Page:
Rooftop owners balk at Wrigley plan report

With a renovation of Wrigley Field -- including a JumboTron in right field -- reportedly close, Wrigleyville rooftop owners say they will use "any and all means necessary" to make sure the Chicago Cubs honor the remaining 11 years of the contract that protects their view of Wrigley Field.

The Chicago Sun-Times reported Friday that the Cubs and the city of Chicago are expected to agree on a Wrigley Field renovation deal in time for Monday's season opener. Sources told the paper that a few rooftops would be "minimally" affected by the addition of a JumboTron in right field and at least one more sign in left field.

The Wrigleyville Rooftops Association, which has 11 years left on a 20-year contract that calls for them to share 17 percent of their revenue with the Cubs, took issue with the news on Friday, claiming any addition that obscures their view of the park will essentially put them out of business.

"We reserve judgment until said proposals are publicized, however we are deeply troubled that 16 small businesses were not party to talks where their contractual rights were at stake," Beth Murphy, owner of Murphy's Bleachers, said in a statement. "Rooftop owners reserve the right to use any and all means necessary to enforce the remaining 11 years of our 20-year contract. We support a renovated Wrigley Field, but the neighborhood and its businesses should be partners in the debate as we have over the last 30 years."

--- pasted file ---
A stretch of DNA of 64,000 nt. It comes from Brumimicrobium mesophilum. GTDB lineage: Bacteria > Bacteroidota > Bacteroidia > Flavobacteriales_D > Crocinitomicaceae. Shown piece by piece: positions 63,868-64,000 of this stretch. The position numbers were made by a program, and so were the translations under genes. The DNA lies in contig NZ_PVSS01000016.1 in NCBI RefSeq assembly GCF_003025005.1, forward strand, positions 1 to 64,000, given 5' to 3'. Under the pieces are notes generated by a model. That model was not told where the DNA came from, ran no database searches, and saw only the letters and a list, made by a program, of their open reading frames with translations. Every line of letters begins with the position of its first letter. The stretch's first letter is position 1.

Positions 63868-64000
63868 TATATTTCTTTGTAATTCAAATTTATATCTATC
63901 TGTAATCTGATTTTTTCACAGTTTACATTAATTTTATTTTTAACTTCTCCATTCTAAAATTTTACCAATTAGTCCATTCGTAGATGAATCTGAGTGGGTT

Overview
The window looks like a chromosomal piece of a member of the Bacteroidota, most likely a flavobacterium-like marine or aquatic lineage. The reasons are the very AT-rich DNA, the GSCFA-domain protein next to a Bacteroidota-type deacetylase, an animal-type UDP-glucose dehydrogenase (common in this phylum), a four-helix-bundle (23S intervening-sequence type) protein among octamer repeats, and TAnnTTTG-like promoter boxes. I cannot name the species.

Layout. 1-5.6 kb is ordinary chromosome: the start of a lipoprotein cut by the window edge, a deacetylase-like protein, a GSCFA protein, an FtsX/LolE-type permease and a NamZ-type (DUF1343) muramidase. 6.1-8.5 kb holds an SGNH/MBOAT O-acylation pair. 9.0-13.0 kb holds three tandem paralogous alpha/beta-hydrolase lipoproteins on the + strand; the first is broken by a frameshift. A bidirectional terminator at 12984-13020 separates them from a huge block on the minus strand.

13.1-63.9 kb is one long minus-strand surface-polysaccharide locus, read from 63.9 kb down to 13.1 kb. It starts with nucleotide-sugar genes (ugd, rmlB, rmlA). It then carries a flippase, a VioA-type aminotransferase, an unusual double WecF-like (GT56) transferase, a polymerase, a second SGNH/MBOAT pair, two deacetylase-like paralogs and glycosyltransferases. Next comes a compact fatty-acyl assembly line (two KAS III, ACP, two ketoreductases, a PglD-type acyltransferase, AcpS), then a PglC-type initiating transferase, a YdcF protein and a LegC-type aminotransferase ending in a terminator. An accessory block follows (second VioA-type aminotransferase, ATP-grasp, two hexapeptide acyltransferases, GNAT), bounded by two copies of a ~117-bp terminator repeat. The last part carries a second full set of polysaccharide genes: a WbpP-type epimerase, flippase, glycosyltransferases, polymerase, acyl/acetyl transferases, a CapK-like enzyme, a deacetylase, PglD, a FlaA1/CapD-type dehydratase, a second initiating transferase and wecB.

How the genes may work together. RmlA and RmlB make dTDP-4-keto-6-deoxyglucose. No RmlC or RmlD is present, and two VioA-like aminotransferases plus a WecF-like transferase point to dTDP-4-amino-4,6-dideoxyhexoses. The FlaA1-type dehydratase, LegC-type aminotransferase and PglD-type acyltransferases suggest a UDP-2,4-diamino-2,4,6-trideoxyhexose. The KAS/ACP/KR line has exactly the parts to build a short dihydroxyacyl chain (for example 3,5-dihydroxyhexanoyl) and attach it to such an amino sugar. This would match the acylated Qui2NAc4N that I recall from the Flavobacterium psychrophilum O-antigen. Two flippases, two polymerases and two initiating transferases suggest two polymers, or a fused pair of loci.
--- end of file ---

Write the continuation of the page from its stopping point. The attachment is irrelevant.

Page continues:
Cubs chairman Tom Ricketts wanted to have a deal done April 1 to be able to start the project in October, but that self-imposed deadline came and went without a deal. He is proposing a five-year, $300 million renovation plan that will be funded by the Ricketts family if they are allowed to add new revenue streams such as ballpark signage.

Chicago Mayor Rahm Emanuel has told the Cubs they must come to an agreement with the Wrigleyville neighborhood and rooftop owners before he will ease Wrigley Field's landmark status, which prevents some of the renovations to the 99-year-old ballpark.

In addition to the Wrigley renovation, Ricketts has plans to build a $200 million hotel complex across the street from the park on the McDonald's property.

The Chicago Tribune reported last week that the new JumboTron would be 6,000 square feet, almost three times bigger than the current manually operated scoreboard.

Sources told the Sun-Times that Emanuel also is willing to increase the number of night games at Wrigley (to 40 or more) and add more concerts.